Families with little ones starting to get cabin fever might consider checking out two Dakota County nature centers for after-dinner entertainment.

Lebanon Hills in Eagan and Dodge Nature Center in West St. Paul both feature monthly family nights, with environmental education and recreational and cultural activities.

Family Fridays at Lebanon Hills

Lebanon Hills Regional Park invites families out to its cozy visitor center on the first Friday of each month for Forever Wild Family Fridays.

In March, the park partners with the Dakota County Libraries to present the Katha Dance Theater. The event, titled "Dance, Music, Myth and Legends," allows visitors to "learn about the storytellers of ancient India, who also used dance to tell their tales," said Outdoor Education Coordinator Autumn Hubbell.

On April 5, they will present "This Land," a performance of Woody Guthrie songs by performer/guitarist Charlie Maguire. As the weather starts to warm, they will have nature-themed bingo (May 3), karaoke around the campfire (June 7) and a geocaching "treasure hunt." Sept. 6 features Northwoods Animal Tales with storyteller Kevin Strauss.

"They're interactive," Hubbell said of the family nights. "Kids get to sing, dance."

The hour-long programs begin at 7 p.m., and from 8 to 8:30, visitors enjoy toasting marshmallows over the bonfire and making s'mores. "If it's snowing, that doesn't stop anyone," Hubbell said.

"It's a fun way to get people out in the evening," she said. "It's really focused on the family. If there's babies involved, that's great. Grandparents come out. Families come early and go for a hike or spend time on the sledding hill."

She said they started the series because they wanted to get people out to enjoy the park in the evenings and because they "wanted to provide an affordable option for family entertainment for our community. It is a free night out for the whole family."

"Nature After Dinner" at Dodge Nature Center

The Dodge Nature Center's "Nature After Dinner" program starts in March and runs through October. Each month, one weeknight features a family program on a different topic — insects, pond creatures, deer and the moon, for example. Kids can do related hands-on activities and explore the center's prairies, ponds and woodlands.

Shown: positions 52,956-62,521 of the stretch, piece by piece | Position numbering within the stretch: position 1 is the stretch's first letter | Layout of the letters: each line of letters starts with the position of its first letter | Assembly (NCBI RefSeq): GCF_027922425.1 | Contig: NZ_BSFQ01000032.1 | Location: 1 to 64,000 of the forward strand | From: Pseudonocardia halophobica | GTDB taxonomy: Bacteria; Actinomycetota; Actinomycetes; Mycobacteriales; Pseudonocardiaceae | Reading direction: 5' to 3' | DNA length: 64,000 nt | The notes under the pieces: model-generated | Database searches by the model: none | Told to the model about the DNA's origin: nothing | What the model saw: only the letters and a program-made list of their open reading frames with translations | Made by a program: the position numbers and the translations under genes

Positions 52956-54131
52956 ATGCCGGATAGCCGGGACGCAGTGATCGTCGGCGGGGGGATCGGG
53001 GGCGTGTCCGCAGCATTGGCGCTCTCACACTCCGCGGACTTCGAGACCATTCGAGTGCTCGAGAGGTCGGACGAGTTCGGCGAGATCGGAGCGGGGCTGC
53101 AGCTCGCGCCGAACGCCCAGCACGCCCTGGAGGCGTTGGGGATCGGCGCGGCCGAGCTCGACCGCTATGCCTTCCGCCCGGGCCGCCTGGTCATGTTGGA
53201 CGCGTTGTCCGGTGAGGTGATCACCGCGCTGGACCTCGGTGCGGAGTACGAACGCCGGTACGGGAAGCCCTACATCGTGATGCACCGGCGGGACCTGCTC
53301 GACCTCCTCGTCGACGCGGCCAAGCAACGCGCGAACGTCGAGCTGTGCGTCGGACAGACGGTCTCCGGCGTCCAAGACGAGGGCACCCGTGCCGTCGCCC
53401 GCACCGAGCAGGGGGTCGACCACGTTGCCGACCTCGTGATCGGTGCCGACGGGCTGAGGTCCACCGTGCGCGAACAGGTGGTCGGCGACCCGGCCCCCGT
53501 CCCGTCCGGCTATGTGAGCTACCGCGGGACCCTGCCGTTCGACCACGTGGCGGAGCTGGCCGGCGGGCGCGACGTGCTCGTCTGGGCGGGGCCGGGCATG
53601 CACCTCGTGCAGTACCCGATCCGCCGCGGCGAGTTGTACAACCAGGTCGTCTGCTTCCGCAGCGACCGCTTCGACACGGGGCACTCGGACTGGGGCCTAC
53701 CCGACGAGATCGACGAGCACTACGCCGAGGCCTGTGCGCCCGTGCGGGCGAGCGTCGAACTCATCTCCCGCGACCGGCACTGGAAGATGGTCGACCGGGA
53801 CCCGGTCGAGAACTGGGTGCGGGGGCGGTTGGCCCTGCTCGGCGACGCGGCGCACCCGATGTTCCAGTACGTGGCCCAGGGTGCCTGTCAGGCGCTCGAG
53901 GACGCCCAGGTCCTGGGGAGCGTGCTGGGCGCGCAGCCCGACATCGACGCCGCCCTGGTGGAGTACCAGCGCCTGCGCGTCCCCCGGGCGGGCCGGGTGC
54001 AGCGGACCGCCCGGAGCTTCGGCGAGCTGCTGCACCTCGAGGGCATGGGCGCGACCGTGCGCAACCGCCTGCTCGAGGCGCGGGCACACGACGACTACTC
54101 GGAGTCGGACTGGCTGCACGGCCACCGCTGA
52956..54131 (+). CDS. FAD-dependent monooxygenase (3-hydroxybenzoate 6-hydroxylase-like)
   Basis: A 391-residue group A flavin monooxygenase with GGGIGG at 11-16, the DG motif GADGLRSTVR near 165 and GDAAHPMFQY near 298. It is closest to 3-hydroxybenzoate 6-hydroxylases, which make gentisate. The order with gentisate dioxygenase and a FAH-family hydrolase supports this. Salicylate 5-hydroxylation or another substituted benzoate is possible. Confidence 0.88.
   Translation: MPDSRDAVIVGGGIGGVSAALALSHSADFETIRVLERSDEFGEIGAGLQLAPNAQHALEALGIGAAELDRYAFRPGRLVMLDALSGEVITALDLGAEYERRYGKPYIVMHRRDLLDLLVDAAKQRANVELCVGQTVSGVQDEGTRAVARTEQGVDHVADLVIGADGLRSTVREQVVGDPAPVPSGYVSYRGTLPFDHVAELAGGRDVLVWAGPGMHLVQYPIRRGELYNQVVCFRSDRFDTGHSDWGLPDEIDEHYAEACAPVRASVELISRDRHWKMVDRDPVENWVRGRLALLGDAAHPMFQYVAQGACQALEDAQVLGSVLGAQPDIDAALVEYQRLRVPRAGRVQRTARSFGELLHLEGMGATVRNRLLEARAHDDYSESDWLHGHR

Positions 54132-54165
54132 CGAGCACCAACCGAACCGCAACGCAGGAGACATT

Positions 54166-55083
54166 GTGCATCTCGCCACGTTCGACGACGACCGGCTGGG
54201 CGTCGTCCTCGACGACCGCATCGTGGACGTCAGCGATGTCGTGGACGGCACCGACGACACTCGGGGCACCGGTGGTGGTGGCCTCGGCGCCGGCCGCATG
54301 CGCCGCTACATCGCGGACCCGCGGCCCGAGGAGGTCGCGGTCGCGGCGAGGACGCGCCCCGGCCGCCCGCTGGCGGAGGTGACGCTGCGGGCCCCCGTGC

The series, which started in 2010, is "truly a parent-child program," said Mick Garrett, naturalist and day camp coordinator. "I think they really like that they can interact with their kids. I don't want the parents just sitting in the back.

"After the program is done, I encourage them to go for a walk," he said. "We've run across deer, turkeys and muskrats by the pond."

On March 14, at "Maple Syrup Time," families can learn about making sugar and syrup. April 11 features "Cold-Blooded Adventure" and focuses on reptiles and amphibians, and on May 9, the focus will be on "Chickens, Chickens, Everywhere."

"Most likely we'll have lots of cute little chicks then," said Garrett.

There are summer programs on raptors (June 13) and wild berries (July 11), and in August they have planned a program on butterflies. "That's when the prairie's in bloom, so you're catching a lot of butterflies," Garrett said.

The evening events, for kids ages 3 to 8, start at 6:30 and run for an hour. Cost is $5 per child; parents get in free.

Liz Rolfsmeier is a Twin Cities freelance writer.